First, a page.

I always wanted this to be a song about mushrooms, but I just can’t make it scan.
We aren’t the champignon.
There is actually a lot I like here. Freddie’s take on the bombastic sing along isn’t as much of a diversion from the ‘Queen sound’ as Brian’s is, but it is a strikingly weird take.
First and most, the piano song at the core of this is utterly, completely gorgeous. The opening notes pulls you right into it, Mercury purrs and softens and lures you in with so much delicate pain. It’s all wrapped around a perfectly strange and emotionally pulsing piece of piano. John’s direct input bass pulls out these delicate little details and Brian does some of the same.
And then the noise has to kick in for the uplifting dirge of the chorus.
Oh, it’s still lovely to sing. It does everything it sets out to do, and again, it has a melancholy conflict at it’s heart. A conflict between the hurt self and the bullying one. Freddie’s performance is irresistible, and pulls you between these contrary points.
When he says there’s no time for losers, you get the impression he’s somehow stopping there from being any losers. The ‘we’ here is completely inclusive, everyone is listening, there isn’t supposed to be an out crowd.
But there is. Isn’t there.
There always is.
The inclusive intent is immediately undermined by it’s ties to competitive sport and boastliness.
It’s the dirty side of the bombast, in some ways. The arrogance necessary to be this ridiculous contains within it too much actual arrogance.
Don’t get me wrong, I want Freddie to keep on fighting. I’m glad he’s come through, and I adore the way he calls everyone friend.
I just don’t know if that’s how everyone singing along hears it.
We are the champions –
We are the champions
At least it’s all so damn sad.
The whole song aches with longing. It’s the sound of someone cast aside and desperately lying to themselves. Like making a speech thanking the world for getting you here from a gutter.
Of course, it sounds different from a stage, with a thousand singing along, whilst wearing an actual crown.
It’s still about seeking togetherness though. So clearly. The one thing I can count on Queen for is that they are really just about bringing you together.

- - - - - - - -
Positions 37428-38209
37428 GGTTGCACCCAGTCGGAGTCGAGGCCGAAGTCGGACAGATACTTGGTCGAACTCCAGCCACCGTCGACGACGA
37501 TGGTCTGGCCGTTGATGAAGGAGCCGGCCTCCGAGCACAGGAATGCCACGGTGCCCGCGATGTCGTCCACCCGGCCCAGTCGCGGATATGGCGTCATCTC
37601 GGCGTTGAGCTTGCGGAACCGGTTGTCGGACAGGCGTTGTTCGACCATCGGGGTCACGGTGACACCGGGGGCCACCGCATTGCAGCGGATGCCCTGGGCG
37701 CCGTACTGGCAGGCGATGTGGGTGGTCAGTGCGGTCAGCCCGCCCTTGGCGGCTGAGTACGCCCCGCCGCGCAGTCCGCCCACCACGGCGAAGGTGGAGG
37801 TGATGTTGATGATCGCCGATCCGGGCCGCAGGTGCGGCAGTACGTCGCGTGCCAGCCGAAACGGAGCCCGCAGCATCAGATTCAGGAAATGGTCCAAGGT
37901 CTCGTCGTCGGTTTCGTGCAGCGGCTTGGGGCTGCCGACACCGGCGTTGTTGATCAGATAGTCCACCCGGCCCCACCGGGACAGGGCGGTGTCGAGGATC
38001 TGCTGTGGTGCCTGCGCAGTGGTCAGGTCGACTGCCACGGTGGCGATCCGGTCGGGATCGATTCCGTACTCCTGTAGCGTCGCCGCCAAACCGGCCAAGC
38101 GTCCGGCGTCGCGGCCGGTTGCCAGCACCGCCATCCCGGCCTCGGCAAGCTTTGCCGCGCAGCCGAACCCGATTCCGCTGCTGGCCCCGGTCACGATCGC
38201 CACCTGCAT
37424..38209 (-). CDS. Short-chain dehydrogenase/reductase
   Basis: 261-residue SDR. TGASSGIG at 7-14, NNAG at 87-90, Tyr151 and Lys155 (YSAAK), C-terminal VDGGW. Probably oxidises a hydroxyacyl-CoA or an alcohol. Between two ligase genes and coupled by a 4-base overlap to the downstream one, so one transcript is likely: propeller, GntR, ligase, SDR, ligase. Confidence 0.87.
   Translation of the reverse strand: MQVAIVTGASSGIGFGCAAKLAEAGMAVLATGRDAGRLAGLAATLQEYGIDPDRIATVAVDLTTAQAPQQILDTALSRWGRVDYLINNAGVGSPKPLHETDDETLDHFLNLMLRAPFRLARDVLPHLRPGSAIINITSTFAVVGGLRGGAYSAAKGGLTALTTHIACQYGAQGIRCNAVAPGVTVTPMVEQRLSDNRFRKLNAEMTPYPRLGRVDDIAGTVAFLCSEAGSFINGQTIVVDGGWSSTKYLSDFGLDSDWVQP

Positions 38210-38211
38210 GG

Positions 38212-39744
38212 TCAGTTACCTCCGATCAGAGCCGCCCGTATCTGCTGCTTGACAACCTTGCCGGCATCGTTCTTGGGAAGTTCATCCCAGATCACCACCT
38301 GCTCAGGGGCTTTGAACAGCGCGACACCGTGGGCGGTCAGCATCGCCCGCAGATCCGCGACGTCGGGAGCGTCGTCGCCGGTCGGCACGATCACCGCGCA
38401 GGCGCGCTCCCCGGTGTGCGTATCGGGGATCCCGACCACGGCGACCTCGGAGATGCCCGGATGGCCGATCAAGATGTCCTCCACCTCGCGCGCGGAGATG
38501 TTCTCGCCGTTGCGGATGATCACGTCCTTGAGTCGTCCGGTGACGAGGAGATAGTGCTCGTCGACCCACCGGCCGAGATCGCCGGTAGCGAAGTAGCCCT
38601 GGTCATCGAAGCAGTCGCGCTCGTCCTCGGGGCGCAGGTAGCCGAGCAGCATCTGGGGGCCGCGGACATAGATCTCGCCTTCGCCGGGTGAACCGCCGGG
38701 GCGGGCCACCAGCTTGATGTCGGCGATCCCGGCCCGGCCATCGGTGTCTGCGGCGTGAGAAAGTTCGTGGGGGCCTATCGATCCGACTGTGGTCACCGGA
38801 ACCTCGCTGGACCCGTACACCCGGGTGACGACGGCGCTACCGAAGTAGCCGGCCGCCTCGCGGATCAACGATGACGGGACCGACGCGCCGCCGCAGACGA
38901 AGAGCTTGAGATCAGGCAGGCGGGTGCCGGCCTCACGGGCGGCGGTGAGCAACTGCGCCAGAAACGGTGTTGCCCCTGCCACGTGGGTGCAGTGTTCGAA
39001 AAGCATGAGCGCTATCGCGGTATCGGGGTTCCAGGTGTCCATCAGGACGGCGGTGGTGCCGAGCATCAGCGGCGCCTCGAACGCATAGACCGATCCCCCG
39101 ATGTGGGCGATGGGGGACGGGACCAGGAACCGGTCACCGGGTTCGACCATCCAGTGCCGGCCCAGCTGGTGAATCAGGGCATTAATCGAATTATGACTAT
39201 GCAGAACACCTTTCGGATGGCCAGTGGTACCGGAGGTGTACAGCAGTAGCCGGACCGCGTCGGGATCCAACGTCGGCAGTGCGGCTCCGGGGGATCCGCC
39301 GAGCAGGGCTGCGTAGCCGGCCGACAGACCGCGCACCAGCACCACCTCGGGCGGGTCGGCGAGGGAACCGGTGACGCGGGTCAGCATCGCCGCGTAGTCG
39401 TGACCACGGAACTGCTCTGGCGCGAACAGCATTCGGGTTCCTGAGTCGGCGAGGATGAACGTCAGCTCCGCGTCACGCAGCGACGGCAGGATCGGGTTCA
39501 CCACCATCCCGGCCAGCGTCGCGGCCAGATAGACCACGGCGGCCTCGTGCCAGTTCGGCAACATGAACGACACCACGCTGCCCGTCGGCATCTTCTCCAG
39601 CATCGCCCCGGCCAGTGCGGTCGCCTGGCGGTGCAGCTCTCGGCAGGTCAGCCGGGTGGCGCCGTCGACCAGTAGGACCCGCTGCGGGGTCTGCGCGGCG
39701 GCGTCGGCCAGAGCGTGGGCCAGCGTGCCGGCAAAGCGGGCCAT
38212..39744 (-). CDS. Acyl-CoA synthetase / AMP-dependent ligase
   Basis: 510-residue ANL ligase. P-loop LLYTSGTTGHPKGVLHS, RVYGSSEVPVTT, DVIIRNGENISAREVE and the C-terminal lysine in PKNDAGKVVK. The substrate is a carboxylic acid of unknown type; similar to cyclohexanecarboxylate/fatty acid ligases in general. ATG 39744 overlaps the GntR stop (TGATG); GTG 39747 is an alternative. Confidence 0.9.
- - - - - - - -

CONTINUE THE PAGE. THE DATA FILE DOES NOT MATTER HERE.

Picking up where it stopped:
It’s precisely why the final line doesn’t resolve. The last ‘of the world’ is left hanging. On the record, it makes it sound like a dream being whisked away, cutting back to reality, slowly fading.
But of course, back on that stage, it never stops, it just passes into the crowd. Like in assembly, where it’s impossible not to say ‘said he’ at the end of every single ‘I am the lord of the dance’. (Or more accurately, settee).
The song is a part of the bands stagecraft. A part of the intense and wonderful audience rapport that Queen built themselves upon. The albums only tell one side of the story, and so some of the greatest moments end up sounding flat or arrogant.
But you’ve got to remember that other half. Just because it’s a thing I never experienced, doesn’t mean I haven’t dreamt about it. And it’s songs like this that make that dream easy, because they beg for that space, that noise, that environment.
You can barely hear it without closing your eyes and imagining being arm in arm with strangers, crying.
Because it’s so damn sad, that so often we turn into bullies just so we can feel somhow special.
Queen: An Exploded Diagram is me having big and little thoughts about every Queen song in chronological order. If you want to support me, making it more financially viable and easier to explain to people at parties, please back my patreon.
Illustration by Emma.